Before bathing, set the mood with the huge Red Heart Rose Candle pictured below, £32, also by Ancienne Ambience. The candle is created with the softest rose fragrance, which is reminiscent of roses from ancient Damascus where for centuries the Damask Rose was a symbol of beauty and love. Can’t get much more romantic than that.

Ancienne Ambience Heart Candle

Ancienne Ambience Heart Candle

Once you’re out of the bath, lather yourself with Arbonne’s luxurious Aromassentials Unwind Massage Oil. I absolutely love this product as it boasts a calming yet refreshing scent thanks to its camomile and ylang ylang ingredients. Its silky texture feels lovely when massaged into your skin, too. I suffer from psoriasis and find this oil particularly soothing for affected areas. Available for £29 from arbonneinternational.co.uk.

Another nice, relaxing product is Petits JouJoux’s aramomatherapy candle which doubles up as massage oil.  The candle, which has a lovely scent, comes in a pretty white ceramic container with a discreet spout. The wax melts into a warm massage oil ready to use on either your own skin or your partner’s – or both!

I was surprised the first time I used this product as I was expecting the oil to be piping hot, but once you extinguish the flame you can pour the warm oil straight onto skin. The oil contains nourishing ingredients such as jojoba oil and shea butter which leave your skin feeling soft and moisturised. Prices start at £14.99 and there are six scents to choose from in total. Available to buy from Nice’n’Naughty and La Coquette.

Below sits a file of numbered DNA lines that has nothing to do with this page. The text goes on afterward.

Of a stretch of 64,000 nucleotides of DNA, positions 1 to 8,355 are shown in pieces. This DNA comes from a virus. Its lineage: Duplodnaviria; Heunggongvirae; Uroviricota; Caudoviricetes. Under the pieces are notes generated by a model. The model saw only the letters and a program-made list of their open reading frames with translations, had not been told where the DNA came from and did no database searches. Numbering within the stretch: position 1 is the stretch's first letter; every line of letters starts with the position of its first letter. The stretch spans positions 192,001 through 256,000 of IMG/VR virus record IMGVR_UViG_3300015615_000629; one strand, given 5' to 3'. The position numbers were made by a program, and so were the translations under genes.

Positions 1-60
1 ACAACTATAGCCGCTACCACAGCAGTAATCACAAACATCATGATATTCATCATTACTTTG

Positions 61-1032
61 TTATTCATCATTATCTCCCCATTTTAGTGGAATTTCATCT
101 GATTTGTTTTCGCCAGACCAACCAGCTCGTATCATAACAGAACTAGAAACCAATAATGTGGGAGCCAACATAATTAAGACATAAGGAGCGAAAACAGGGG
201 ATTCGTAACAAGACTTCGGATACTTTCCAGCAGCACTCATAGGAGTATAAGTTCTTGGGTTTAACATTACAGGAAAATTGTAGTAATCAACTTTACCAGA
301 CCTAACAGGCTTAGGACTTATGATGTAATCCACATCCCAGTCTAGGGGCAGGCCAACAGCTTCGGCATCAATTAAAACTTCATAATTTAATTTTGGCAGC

For more sinfully satisfying products, read the rest of Yesterface’s Valentine’s Day Beauty Guide as inspired by the Seven Deadly Sins.

Arbonne Aromassentials Unwind Massage Oil

Arbonne Aromassentials Unwind Massage Oil

 


31
Jan 13

The Benefits of Retro Packaging

Since I first clapped eyes on Benefit High Beam at the tender age of 15 I’ve been hooked on the brand; not only because of its high quality products, but also because of its kitsch packaging. The products themselves are undeniably lovely, but if it weren’t for the retro design I doubt I’d be as inclined as I consistently have been over the past ten years to purchase Benefit products.

Since Benefit Cosmetics first emerged, I think they’ve sparked something of a vintage revival in the beauty industry. Such has been the selling power of Benefit’s trademark packaging that many other brands have followed suit; Soap & Glory being an obvious example, and also MAC Cosmetics’ recent Marilyn Monroe range and NARS’ Andy Warhol collection.

A vintage Maybelline Mascara advert from the 1960s (image: beeskneesdaily.com)

A vintage Maybelline Mascara advert from the 1960s (image: beeskneesdaily.com)

So why are cosmetic companies cashing in on this old-school style, and why do customers lap it up so eagerly? Well, from a personal point of view, I think the type of imagery used by Benefit captures a kind of innocent yet sophisticated glamour which no longer exists; a beauty ideal which dominated the 50s and 60s but which has since been oversexed and adapted to fit in with the TOWIE-tainted days of the 21st century.

I also think Benefit appeals to women because it’s cheery rather than intimidating, and pretty without being depressing. To me, a cartoon of a beautiful flawless female is somehow far less daunting than an image of a stunning airbrushed celebrity. Admittedly both are as unrealistic and unattainable as eachother, but at least with the former you know the image isn’t real – plus it looks far more fun!

Benefit's winning and unique retro style packaging (image: shesaidbeauty.com)

Benefit’s winning and unique retro style packaging (image: shesaidbeauty.com)

Mostly though, Benefit packaging is simply more interesting (and seemingly more positive) than many of its competitors. From the tongue in cheek “punny” slogans to the varying antiquated typeface, everything about the brand’s retro-style transforms makeup into what it should be; namely, good old fashioned fun!